221 - Association of a Cytokine Response Network With Functional Recovery From Snake Envenomation
Thursday, May 14, 2020
8:00 AM – 8:08 AM
Location: Beverly: Terrace Level
Participants should be aware of the following financial/non-financial relationships:
Charles Gerardo: BTG International Inc (Products/Services: antivenom) (Clinical Condition: snakebite) (Grants/Research Support Recipient)
Elizabeth Silvius: No disclosure data submitted.
Seth Schobel: No disclosure data submitted.
John Eppensteiner: No disclosure data submitted.
Lauren McGowan: No disclosure data submitted.
Alexander Limkakeng, MD, MHS: No disclosure data submitted.
Allan D. Kirk: No disclosure data submitted.
Eric A. Elster: No disclosure data submitted.
Joao Ricardo Nickenig Vissoci, PhD: No disclosure data submitted.
Background and Objectives: Snake envenomation activated inflammatory pathways’ association with recovery is unclear. An improved understanding of this relationship will provide diagnostic and prognostic targets. The purpose of this study was to identify patterns of pre- and post-envenomation cytokines that are associated with recovery from snake envenoming.
Methods: We performed a prospective cohort study at an academic medical center emergency department. We enrolled consecutive patients with snake envenomation and obtained serum samples based on criteria for the Surgical Critical Care Initiative (ClinicalTrials.gov Identifier: NCT02182180). We measured levels of 35 cytokines using Luminex Cytokine 35-Plex Human Panel (Thermo Fisher Scientific, Waltham, MA) pre- and post-antivenom administration. We assessed a well-validated patient-reported outcome of functional recovery, Patient-Specific Functional Scale, at 0, 7, 14, 21 and 28 days. We performed Bayesian Belief Network modelling, a machine learning technique, to represent relationships. We report associations of this cytokine model with the patient’s recovery curve.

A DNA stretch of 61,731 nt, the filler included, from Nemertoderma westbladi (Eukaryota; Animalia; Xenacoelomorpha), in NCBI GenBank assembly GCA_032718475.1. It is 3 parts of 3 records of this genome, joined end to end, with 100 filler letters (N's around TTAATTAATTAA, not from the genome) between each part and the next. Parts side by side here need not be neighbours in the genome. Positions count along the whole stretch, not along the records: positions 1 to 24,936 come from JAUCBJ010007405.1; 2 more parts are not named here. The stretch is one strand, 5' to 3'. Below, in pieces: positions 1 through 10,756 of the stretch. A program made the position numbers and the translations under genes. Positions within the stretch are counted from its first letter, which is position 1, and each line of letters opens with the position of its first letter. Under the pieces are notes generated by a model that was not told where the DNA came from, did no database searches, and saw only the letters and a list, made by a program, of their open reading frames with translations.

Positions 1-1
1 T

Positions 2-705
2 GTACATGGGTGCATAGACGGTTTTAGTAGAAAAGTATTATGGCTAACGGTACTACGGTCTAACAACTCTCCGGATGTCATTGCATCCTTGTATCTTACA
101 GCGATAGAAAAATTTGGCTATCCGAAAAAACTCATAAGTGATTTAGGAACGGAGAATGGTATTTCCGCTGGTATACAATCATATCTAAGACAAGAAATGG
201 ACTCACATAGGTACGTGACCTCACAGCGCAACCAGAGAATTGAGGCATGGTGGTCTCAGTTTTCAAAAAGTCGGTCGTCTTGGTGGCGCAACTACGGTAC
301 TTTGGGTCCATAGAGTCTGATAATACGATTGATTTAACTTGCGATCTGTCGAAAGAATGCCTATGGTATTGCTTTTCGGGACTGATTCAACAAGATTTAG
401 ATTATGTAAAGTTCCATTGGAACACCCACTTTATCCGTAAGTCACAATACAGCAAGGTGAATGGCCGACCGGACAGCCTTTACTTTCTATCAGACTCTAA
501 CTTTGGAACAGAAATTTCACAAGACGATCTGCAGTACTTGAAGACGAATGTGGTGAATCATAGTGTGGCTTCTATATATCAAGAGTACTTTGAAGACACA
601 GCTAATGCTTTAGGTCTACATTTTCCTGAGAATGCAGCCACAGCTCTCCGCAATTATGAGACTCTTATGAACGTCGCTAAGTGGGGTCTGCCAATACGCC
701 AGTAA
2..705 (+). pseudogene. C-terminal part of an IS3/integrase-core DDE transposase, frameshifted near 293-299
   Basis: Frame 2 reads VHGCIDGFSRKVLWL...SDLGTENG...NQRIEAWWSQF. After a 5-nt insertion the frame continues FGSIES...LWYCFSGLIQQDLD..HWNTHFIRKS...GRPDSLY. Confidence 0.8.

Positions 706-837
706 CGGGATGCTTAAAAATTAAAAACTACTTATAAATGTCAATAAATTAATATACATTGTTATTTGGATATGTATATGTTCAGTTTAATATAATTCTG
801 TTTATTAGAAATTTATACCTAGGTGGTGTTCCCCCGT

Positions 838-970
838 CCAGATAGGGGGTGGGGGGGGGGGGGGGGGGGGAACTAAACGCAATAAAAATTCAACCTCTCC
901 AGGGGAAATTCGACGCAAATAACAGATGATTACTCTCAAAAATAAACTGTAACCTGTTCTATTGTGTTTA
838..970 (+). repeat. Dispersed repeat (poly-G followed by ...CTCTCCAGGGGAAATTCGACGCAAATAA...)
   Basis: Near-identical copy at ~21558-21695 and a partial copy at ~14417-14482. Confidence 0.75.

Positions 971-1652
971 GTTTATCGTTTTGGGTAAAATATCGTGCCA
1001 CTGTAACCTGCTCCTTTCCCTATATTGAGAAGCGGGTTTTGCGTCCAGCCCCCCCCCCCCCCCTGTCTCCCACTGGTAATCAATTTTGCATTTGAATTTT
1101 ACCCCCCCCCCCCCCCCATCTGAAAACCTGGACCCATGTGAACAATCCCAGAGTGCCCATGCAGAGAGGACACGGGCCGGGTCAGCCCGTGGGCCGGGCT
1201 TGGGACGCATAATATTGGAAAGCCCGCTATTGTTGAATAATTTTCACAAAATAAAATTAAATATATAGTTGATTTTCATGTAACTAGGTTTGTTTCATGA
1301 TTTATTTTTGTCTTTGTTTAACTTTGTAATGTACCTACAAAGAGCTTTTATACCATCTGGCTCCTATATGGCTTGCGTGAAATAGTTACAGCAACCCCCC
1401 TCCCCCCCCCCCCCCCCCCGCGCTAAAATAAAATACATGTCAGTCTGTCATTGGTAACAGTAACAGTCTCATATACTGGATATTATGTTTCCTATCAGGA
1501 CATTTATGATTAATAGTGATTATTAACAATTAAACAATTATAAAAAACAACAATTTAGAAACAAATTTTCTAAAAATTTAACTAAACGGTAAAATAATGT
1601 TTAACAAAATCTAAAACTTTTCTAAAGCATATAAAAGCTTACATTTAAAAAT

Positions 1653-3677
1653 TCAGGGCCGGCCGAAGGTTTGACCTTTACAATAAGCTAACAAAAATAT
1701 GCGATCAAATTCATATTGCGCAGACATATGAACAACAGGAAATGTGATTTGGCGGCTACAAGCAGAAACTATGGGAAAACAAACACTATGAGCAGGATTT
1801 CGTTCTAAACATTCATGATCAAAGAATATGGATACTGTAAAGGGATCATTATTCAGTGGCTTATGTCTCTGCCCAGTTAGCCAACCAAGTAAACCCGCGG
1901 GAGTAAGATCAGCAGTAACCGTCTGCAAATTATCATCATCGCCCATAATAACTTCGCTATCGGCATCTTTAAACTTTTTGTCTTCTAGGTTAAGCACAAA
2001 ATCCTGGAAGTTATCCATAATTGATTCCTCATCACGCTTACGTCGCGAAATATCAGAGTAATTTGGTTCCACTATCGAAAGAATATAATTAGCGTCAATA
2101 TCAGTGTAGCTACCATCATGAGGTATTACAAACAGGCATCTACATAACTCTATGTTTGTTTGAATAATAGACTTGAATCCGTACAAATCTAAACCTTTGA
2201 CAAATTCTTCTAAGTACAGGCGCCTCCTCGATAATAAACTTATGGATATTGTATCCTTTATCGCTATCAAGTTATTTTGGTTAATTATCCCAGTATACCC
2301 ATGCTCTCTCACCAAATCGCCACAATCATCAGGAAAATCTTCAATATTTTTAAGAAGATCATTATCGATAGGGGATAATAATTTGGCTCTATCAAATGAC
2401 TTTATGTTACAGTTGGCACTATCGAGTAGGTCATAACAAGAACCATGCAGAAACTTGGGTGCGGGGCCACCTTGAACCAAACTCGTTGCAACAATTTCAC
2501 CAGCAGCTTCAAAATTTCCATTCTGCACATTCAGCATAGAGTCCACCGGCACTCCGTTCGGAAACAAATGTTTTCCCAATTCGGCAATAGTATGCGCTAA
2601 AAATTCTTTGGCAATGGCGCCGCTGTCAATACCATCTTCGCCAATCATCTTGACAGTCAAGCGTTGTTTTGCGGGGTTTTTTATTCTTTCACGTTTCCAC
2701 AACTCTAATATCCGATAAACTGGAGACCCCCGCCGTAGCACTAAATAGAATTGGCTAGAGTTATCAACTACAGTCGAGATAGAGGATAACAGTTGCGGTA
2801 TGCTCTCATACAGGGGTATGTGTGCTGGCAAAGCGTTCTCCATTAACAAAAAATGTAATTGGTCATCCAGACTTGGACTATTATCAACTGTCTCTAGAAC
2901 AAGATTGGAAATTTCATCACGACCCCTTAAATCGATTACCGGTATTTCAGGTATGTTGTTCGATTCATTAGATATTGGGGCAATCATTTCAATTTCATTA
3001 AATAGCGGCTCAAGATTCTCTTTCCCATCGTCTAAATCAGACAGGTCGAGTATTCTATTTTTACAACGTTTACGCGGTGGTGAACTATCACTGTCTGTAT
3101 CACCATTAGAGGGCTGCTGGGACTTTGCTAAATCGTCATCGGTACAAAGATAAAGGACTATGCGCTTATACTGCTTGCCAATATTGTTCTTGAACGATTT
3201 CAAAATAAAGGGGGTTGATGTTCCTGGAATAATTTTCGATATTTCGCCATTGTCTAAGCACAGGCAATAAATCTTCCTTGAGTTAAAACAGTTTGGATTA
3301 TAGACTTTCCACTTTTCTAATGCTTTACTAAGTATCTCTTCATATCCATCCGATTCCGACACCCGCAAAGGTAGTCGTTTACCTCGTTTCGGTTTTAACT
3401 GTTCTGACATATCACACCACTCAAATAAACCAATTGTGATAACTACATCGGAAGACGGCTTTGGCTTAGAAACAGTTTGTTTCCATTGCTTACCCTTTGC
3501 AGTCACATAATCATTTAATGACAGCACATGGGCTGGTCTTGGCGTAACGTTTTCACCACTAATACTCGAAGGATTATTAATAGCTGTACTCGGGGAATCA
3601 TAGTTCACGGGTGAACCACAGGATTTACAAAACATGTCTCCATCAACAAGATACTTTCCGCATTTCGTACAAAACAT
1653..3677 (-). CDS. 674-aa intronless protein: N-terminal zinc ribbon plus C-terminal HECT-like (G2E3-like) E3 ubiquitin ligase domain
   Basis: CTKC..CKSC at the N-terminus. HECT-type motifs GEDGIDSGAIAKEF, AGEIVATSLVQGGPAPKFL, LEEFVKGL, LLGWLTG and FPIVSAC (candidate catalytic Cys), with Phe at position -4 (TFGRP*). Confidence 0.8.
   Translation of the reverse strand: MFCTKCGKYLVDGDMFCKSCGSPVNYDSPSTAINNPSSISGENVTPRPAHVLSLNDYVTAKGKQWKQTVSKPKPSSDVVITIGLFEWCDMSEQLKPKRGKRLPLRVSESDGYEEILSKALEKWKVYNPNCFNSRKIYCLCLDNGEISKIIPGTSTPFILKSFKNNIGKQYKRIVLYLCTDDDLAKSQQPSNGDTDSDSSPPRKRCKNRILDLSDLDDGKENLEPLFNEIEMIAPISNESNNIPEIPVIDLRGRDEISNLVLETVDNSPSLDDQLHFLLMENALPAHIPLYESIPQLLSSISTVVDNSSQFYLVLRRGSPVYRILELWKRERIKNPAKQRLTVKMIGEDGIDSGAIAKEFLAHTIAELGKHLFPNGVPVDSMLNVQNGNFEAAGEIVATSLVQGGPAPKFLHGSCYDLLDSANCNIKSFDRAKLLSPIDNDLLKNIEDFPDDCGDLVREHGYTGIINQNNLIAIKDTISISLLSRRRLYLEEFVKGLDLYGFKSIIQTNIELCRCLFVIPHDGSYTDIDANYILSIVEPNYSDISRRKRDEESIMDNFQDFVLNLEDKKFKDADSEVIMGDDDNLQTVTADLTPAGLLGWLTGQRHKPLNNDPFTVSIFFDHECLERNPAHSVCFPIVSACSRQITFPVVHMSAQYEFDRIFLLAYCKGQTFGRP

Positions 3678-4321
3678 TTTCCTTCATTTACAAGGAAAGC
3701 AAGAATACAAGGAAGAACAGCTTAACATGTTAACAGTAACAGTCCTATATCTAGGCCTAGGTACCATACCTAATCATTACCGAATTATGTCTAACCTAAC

Results: Twenty-eight snake envenoming patients were enrolled. Preliminary results from 9 patients with pre-antivenom and 11 patients with post-antivenom cytokine data are presented. The group was mostly female (81.8%) with a mean age of 35 (SD ± 9.8) years. Monocyte chemoattractant protein 1 and interleukin 1a are most closely related with recovery in the pre-antivenom network, while the most influential cytokines were interleukin 13, interleukin 1ra, endothelial growth factor, and vascular endothelial growth factor and Regulated On Activation Normal T Cell Expressed And Secreted cytokine, interleukin 1 and interferon gamma were most closely related with recovery in the post-antivenom network. Macrophage inflammatory protein 1b, hepatocyte growth factor, and eosinophil chemoattractant cytokine were most influential.
Conclusion: Pre- and post-envenomation cytokine networks were associated with functional recovery over time. These networks included both innate and adaptive immune system responses. With additional patient data, we can identify cytokine-based predictive models of recovery from snake envenoming.